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Sectarian violence in the Northern Ireland is often perceived to be mostly confined to cities. The aim of this paper is to explore statistically what factors contribute to segregation preferences among young people living in rural and urban areas, using the 2005–2009 Young Life and Times (YLT) survey – an annual attitudes survey of 16-year-olds. The findings show that religious and national identities are the strongest predictors of segregation preferences among 16-year-olds, regardless of where they live and what background they have. Those living in rural areas of Northern Ireland are more supportive of residential, workplace and educational segregation than those living in more urban areas. This research highlights the need for government policy to take rurality into account. Nevertheless, some variables significantly determine segregation preferences regardless of where respondents live, such as attendance of segregated schools, being female, or strength of national and religious identity. Consequently, policy initiatives should continue to address the effect of segregation, especially in relation to education, and future research exploring social class and gender is recommended. In conclusion, the perception of the violent ‘urban spaces’ and the ‘peaceful countryside’ has to be challenged.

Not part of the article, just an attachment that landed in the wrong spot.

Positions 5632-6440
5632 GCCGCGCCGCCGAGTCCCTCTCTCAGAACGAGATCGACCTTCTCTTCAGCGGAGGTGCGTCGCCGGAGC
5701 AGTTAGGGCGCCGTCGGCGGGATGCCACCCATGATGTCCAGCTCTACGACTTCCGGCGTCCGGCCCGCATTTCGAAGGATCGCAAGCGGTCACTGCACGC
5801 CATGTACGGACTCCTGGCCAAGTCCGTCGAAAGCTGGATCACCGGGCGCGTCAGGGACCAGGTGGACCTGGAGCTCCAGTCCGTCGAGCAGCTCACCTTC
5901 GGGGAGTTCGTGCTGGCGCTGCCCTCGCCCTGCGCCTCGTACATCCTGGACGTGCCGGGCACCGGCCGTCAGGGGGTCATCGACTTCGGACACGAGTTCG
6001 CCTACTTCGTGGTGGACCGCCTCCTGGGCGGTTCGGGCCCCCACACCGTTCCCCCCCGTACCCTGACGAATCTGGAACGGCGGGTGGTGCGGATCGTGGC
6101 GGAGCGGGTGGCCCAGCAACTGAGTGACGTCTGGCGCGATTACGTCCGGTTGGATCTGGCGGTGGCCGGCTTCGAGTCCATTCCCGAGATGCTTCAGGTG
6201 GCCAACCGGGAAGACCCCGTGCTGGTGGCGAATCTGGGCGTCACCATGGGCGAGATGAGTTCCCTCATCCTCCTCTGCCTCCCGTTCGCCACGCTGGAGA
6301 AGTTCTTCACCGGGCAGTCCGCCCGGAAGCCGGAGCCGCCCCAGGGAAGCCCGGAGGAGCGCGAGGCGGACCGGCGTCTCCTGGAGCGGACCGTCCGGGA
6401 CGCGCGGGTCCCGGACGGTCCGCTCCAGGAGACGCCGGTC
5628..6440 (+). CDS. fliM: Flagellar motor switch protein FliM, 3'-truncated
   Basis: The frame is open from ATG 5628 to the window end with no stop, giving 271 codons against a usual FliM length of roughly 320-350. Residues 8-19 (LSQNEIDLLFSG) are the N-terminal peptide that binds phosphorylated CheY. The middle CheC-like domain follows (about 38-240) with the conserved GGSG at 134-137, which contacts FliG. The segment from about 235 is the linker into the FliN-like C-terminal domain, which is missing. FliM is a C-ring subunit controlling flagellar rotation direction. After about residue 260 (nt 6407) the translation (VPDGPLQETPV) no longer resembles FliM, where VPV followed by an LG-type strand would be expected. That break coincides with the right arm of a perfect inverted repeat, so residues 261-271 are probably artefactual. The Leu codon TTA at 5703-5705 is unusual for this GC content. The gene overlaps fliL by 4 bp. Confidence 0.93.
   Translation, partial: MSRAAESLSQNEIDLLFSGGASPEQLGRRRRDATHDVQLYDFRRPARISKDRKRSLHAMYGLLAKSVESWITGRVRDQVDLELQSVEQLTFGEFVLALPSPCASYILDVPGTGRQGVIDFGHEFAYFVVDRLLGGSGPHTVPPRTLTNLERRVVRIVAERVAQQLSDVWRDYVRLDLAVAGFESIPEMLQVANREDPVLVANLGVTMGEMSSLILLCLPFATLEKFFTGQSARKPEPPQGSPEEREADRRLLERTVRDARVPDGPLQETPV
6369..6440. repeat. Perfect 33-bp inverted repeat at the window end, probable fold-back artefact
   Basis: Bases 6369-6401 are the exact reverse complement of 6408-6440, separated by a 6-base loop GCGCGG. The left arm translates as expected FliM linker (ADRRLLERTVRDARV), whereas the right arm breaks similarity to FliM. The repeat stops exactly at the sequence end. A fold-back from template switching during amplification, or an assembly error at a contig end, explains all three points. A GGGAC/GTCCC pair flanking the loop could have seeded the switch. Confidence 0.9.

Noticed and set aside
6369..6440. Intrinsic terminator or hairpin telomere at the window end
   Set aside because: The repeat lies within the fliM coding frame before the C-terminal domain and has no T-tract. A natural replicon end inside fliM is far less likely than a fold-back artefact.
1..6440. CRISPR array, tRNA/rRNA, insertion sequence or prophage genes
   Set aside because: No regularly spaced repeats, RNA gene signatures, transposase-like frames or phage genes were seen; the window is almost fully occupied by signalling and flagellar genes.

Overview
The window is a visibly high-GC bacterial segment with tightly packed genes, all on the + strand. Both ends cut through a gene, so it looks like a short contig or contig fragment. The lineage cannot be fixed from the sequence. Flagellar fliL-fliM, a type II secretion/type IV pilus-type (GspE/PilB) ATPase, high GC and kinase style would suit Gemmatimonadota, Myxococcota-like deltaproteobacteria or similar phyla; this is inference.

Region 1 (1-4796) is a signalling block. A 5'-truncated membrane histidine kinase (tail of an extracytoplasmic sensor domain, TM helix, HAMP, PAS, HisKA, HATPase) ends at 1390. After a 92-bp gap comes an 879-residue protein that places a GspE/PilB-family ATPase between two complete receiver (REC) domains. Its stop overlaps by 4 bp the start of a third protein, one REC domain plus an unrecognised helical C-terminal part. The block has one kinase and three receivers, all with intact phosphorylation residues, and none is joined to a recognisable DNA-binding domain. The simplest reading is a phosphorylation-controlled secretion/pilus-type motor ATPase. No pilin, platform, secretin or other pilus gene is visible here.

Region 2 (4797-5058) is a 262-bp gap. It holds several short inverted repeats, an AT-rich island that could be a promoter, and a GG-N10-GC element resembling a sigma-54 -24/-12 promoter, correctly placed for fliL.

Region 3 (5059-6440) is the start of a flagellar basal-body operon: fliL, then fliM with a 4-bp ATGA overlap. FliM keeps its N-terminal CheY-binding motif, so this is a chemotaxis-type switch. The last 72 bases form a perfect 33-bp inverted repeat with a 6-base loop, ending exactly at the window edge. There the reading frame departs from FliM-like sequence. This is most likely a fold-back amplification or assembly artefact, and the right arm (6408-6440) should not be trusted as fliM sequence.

- young people
- Northern Ireland
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- 2 Participation in conference
- School of Social Sciences, Education and Social Work - Senior Social Survey Officer
- Contemporary Social Issues and Policy